• For each CPT code, there is a Relative Value Unit (RVU) listed.
  • Multiply the RVU by the conversion factor to calculate the fee for that service.

The Takeaway.

It is clear that Medical provider Claims filed in New Jersey where the Division of Workers’ Compensation does not have jurisdiction over the underlying workplace injury should be dismissed. The medical providers remain entitled to the Fee Schedule payments due under the jurisdictional state’s statutory scheme. The New York Workers’ Compensation Medical fee Schedules now specifically address how providers who render treatment to New York residents out-of-state should be reimbursed. This means that a qualified out-of-state medical provider should be reimbursed (paid) at the rate applicable in the region where the claimant resides (in New York). The Board has continuing jurisdiction to resolve disputes between medical providers and insurers for out-of-state medical care and now has set forth a bright-line rule for how those providers will be reimbursed.

Video: Coverage Disputes in Construction Litigation

In this video, “Coverage Disputes in Construction Litigation,” Tashia Rasul, partner at Lois Law Firm and Construction Defense Team Leader discusses common coverage issues that arise in Owner Controlled Insurance Program (OCIP) and Contractor Controlled Insurance Program (CCIP) projects.

Tashia Rasul leads webinar

Some of the topics Tashia discusses include:

  • What is covered in a wrap-up policy.
  • How to prepare to handle coverage disputes.
  • How coverage issues are handled in court – practical advice..

This video is from a live presentation on October 5, 2020.

How to attend these webinars live and ask questions.

To register for our Construction Litigation Webinar Series, a monthly discussion of recent case law developments and best practices for handling construction accident claims in New York, click the button below (or register here).

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Coverage Disputes: Construction Defense Webinar

Join Us for This Live Webinar on Monday, October 5, 2020 at 12PM EST

In this live webinar, “Coverage Issues in Multijurisdictional Construction Claims,” Tashia Rasul, partner at Lois Law Firm, discusses the challenges in defending catastrophic construction losses when coverage is an issue.

Tashia will discuss the following:

  • Workers’ Compensation coverage issues.
  • Differences between operational policy coverage and wrap up coverage.
  • How and in which venue coverage issues are resolved.

To register for our Construction Litigation Webinar Series, a monthly discussion of recent case law developments and best practices for handling construction accident claims in New York, click the button below (or register here).

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Video: IME vs Records Review In New York

In this video, Attorney Greg Lois explores the methods and tactics to consider when choosing either an Independent Medical Evaluation or records review in New York Workers’ Compensation claims. This video is from a live webinar provided to clients on September 21, 2020.

In this video, Greg talks about what is changing now, such as:

  • The differences between an IME and a records review;
  • How the relevant rules (WCL Section 137 and 12 NYCRR 300.2 impact the decision of record review or IME;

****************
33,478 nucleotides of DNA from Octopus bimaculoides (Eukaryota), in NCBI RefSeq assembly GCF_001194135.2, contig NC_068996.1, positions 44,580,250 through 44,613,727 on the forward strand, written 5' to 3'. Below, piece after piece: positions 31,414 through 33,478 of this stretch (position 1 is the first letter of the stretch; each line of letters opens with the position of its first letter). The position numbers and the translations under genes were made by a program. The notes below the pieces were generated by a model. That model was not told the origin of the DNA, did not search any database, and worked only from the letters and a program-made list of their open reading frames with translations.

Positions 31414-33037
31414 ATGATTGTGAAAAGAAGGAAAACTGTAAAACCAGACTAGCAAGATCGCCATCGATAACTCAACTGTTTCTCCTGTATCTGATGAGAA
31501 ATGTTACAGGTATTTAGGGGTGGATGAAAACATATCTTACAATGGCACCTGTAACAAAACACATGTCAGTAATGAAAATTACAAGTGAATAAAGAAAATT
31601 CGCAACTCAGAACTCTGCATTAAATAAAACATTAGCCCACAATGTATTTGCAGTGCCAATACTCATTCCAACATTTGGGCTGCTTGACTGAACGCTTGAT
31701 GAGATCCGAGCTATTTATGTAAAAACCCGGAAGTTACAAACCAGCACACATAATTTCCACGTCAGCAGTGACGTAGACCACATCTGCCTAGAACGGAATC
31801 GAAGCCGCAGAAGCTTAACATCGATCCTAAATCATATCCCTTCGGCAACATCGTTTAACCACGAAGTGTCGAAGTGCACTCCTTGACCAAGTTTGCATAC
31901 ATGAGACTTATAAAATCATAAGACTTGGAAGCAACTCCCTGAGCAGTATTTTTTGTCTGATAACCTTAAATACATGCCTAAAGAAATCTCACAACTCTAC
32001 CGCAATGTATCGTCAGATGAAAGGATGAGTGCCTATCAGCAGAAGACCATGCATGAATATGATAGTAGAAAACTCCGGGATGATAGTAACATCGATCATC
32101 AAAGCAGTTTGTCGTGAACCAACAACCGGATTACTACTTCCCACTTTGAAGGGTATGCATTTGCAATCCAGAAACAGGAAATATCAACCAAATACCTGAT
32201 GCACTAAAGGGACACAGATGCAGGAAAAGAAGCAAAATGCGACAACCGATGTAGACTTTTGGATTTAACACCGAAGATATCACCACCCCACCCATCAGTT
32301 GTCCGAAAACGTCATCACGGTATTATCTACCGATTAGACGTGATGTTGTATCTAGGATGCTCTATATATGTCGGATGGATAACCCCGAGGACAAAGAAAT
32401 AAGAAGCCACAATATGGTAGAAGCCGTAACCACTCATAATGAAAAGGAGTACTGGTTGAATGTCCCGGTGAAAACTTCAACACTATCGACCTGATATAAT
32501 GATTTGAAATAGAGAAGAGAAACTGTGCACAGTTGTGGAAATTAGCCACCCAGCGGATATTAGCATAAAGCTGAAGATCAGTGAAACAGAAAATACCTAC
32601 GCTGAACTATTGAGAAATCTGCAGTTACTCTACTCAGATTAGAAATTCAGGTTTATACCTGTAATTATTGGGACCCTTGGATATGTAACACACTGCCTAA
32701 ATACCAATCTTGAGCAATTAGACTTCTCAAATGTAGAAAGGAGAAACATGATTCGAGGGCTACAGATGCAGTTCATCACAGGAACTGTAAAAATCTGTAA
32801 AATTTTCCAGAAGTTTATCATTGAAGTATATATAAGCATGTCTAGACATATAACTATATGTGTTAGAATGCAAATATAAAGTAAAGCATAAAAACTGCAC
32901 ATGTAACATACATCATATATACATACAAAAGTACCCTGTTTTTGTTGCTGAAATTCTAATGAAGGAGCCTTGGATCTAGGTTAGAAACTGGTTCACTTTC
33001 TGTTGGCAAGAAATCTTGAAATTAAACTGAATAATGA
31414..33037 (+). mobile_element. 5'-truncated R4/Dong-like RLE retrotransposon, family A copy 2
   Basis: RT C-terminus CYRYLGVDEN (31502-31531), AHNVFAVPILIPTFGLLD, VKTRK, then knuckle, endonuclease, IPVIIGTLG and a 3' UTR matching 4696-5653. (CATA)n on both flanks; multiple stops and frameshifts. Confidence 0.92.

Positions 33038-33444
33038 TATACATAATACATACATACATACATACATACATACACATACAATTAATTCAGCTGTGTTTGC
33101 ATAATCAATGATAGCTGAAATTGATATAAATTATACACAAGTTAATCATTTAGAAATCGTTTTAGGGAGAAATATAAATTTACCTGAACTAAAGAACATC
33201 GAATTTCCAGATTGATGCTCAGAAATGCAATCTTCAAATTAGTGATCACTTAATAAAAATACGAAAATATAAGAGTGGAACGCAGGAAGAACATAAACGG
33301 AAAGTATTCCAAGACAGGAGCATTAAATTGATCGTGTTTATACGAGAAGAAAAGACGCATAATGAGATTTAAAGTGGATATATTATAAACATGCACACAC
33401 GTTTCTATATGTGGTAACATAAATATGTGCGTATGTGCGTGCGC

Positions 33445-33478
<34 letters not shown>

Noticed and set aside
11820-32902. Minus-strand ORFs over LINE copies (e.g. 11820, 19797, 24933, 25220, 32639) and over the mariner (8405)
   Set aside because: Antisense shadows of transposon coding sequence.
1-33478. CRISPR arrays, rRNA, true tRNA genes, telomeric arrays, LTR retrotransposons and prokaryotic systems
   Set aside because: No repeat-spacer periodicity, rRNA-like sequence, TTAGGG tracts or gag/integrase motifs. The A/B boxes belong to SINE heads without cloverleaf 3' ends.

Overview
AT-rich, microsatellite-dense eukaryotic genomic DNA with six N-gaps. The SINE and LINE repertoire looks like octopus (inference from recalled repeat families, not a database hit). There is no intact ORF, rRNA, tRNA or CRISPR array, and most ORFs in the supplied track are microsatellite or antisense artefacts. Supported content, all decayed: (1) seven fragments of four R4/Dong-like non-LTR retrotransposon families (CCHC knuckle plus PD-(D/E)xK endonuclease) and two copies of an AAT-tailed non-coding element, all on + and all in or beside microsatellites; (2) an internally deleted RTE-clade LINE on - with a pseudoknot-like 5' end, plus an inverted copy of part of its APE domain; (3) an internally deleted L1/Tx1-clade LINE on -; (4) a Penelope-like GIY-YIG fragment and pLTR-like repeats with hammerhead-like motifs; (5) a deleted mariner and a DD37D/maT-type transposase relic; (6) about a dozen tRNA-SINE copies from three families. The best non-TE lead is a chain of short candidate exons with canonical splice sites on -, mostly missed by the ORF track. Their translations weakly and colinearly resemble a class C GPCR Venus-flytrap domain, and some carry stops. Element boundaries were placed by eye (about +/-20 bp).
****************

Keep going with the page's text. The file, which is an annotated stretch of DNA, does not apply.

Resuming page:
• The pros and cons of IME versus records review; and
  • Why records reviews may be preferable when defending COVID-19 claims.
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RESULTS: Attorney Bailey Ott Wins at Trial, Affirmed on Appeal

LOIS Attorney Bailey Ott recently secured a favorable Board Panel Decision, which affirmed a trial win in which the claimant had been found to have no disability and no permanency to the neck and back, as well as 0% SLUs for the right arm, right hand, right leg, left foot, and right foot. This case had a very high potential exposure based on the amount of injuries the claimant had sustained, but we were able to secure a finding of no permanent injuries to any of the established sites. This case was established for injuries to the bilateral knees, left hip, neck, back, right elbow, right wrist, right hip, and bilateral ankles.

Claimant’s treating physician submitted a C-4.3 finding the following SLUs: 76% left hip, 60.8% right hip, 47.5% left knee, 20% right knee, 27.5% right hand, 7.5% right elbow. In an attachment, he assessed a 22.5% SLU for the right foot. The doctor then issued an apportionment opinion for the SLUs: for the right hand he apportioned 30% to the 2016 accident and 70% to 2018; for the right elbow he apportioned 40% to 2016 and 60% to 2018; for the right hip he apportioned 40% to the 2012 accident and 60% to 2018; for the left hip he apportioned 60% to the 2012 accident and 40% to 2018; for the right knee he apportioned 20% to 2012 and 80% to 2018; for the right foot he apportioned 45% to 2012 and 55% to 2018. In the claimant’s 2012 claim, the doctor’s C-4.3 assessed a SLU of 60% for each hip and 25% for the right foot. In his C-4.3 from February of 2017, he assessed a SLU of 60% for the left hip, 73% for the right hip and 25% for the right foot. In the 2012 claim, the claimant was awarded SLUs of 55% for the right leg, 12.5% for the left leg, and 12.5% for the right foot. In the 2016 claim, the doctor’s C-4.3 assessed a SLU of 50% for the right shoulder, 12.5% for the right elbow (62.5% total for the right arm), 40% for the left shoulder, and 45% for the right wrist. In the 2016 claim, the claimant was awarded SLUs of 12.5% for the right arm, 7.5% for the right hand, and 7.5% for the left arm. Therefore, we determined an IME cover letter would be necessary to combat these high SLU findings and to attack the treating physician’s credibility, using targeted questions that highlighted discrepancies in the treating physician’s reports.